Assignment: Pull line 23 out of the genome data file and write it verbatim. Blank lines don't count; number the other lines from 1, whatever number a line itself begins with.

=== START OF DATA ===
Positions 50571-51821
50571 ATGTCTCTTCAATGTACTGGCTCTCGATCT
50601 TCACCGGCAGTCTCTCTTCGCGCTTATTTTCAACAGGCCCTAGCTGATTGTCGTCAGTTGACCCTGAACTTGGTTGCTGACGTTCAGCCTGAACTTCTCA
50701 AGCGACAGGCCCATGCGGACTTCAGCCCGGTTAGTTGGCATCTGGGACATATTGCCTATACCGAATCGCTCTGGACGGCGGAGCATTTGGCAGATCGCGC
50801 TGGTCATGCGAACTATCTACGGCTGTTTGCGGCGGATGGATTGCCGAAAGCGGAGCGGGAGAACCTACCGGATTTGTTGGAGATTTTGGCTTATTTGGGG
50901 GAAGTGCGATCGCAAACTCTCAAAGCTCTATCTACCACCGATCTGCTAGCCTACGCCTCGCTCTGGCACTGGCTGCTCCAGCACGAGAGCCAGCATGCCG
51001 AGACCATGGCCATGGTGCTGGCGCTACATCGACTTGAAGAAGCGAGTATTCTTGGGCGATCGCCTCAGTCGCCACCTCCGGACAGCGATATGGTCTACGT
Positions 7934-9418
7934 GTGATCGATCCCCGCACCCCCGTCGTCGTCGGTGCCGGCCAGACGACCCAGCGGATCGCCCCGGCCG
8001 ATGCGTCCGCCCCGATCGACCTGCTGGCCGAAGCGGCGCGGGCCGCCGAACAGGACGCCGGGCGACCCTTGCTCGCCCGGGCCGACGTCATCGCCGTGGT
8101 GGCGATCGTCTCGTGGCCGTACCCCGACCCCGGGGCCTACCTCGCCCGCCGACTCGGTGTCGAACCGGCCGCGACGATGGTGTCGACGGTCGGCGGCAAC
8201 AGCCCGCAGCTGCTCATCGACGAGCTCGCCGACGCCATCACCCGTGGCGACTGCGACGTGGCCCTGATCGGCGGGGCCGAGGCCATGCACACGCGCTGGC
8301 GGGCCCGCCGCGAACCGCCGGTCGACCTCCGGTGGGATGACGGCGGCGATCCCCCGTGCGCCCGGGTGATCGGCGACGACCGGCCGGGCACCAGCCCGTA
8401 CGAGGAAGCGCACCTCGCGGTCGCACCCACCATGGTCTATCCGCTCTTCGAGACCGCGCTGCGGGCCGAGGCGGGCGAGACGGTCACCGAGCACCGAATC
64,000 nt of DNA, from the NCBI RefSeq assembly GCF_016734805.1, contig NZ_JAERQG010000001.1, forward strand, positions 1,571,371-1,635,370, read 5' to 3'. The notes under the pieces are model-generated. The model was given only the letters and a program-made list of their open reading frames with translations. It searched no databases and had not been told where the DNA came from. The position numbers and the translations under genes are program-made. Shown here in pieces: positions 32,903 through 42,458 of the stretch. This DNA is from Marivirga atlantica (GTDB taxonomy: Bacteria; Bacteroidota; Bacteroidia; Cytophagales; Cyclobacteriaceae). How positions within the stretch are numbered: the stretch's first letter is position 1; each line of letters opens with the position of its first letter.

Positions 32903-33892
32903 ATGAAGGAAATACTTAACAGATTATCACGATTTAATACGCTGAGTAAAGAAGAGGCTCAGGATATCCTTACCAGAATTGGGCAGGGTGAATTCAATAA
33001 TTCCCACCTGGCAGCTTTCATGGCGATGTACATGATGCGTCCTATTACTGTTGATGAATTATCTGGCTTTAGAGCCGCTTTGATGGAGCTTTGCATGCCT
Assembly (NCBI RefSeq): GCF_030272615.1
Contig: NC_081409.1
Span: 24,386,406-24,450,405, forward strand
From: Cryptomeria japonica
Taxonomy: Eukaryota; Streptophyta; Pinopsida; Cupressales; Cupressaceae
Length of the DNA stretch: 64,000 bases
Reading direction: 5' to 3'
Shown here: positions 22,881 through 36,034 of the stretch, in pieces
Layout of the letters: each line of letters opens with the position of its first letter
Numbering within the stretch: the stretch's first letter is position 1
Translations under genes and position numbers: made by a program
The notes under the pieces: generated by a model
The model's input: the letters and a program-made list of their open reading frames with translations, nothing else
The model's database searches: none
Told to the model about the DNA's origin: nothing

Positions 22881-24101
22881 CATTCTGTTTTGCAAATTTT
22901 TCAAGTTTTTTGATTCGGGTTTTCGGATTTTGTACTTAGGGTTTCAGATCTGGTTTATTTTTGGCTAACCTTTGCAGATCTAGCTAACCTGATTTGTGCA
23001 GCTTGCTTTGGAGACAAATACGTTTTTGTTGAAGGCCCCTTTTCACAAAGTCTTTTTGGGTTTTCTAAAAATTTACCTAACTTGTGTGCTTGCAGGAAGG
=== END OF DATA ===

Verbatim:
Taxonomy: Eukaryota; Streptophyta; Pinopsida; Cupressales; Cupressaceae